Can school candidates answer tough questions?

February 11, 2004

Given a chance to answer a hpothetical question about whether they'd cut school-level staff or programs to balance the Washington County school system's budget, some Board of Education candidates chose not to speak up.

That's disppointing. Campaigns are like employment interviews and if you want to impress the boss - in this case the voters - you've got to talk about how you would handle the job.

Candidate Gary Nally was correct in saying that in the real world, these decisions require a collaborative effort on the part of the School Board, the superintendent and senior staff. The public will be consulted as well before any major programs are done away with.

But what reporter Scott Butki and The Herald-Mail sought was a look at the candidates' priorities and their approaches to fiscal problems.


Members W. Edward Forrest and W. Princeton Young declined to offer detailed answers, while other candidates said they didn't have enough specific information on what programs might be expendable.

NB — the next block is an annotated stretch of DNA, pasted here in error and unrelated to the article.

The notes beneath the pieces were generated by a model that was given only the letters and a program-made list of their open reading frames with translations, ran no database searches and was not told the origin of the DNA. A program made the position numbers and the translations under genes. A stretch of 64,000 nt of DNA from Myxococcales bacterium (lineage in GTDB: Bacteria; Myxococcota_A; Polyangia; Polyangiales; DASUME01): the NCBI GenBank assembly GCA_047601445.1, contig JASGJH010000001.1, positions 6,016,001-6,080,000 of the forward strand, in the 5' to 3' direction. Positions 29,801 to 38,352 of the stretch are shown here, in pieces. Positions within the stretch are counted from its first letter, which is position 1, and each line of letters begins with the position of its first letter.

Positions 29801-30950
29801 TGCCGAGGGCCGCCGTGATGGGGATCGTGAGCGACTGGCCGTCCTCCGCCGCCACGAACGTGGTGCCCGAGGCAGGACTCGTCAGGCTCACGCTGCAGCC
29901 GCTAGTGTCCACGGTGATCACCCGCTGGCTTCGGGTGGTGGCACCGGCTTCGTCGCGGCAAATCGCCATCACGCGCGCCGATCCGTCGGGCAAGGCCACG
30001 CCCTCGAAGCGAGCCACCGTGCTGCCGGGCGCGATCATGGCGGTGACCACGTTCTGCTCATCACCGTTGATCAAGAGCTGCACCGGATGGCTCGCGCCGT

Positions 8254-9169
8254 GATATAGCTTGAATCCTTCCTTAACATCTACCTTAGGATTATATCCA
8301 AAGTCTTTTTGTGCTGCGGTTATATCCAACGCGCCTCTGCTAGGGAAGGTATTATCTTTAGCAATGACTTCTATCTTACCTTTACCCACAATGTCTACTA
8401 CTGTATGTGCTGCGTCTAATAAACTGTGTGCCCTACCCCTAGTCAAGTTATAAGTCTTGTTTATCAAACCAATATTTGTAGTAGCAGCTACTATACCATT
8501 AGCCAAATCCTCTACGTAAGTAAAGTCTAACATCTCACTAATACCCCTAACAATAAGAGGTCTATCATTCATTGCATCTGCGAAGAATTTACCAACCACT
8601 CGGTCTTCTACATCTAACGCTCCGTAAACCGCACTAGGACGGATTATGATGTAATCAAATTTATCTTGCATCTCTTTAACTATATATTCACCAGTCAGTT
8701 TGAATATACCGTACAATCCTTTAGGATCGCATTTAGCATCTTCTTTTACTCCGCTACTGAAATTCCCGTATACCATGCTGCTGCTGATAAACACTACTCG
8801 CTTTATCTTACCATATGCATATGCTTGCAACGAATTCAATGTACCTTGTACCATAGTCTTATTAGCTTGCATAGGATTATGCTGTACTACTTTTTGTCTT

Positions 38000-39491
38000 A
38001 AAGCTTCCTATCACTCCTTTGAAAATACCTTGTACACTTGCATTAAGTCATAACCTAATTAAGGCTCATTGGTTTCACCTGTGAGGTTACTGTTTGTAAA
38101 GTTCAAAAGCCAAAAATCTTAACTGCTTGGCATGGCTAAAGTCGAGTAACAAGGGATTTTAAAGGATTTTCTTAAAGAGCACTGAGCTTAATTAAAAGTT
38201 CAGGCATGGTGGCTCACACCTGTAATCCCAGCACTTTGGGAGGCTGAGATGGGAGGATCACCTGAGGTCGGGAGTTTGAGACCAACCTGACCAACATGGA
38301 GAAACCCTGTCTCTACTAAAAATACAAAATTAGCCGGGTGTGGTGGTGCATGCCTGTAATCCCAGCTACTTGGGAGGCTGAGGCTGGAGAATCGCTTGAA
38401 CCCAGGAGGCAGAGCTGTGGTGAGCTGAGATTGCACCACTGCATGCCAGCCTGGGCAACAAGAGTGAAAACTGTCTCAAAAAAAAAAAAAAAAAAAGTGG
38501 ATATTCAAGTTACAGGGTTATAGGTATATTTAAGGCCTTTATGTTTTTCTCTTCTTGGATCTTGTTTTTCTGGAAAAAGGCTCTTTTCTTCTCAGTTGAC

In contrast, incumbents Bernadette Wagner and Roxanne Ober said they would defer the implementation or programs like elementary-school Spanish, pre-kindergarten and instrument al music.

Others, including George W. "Bill" Sonnik III, targeted personnel, saying that if needed, he would support cutting back on the use of substitute teachers by having administrators and counselors fill in when needed. Barry C. Harbaugh would cut vice principals.

The Rev. Blaine Feightner offered the most novel idea, saying he would ask every employee to work one hour every pay period for free, on the idea that all would share equally in the sacrifice.

Teresa Spruill said she would seek corporate partners to fund some of the system's programs.

Whatever you think of any of these responses, consider this: Candidates who have an idea about what should be done, even if it turns out to be wrong, are at least giving the voters an idea of how they would perform when they're in office and facing the tough questions.

Please remember that next Sunday, when candidates will be asked if they'd restore any programs that have already been cut, and if so, how they'd pay for them. We await their answers with great interest.

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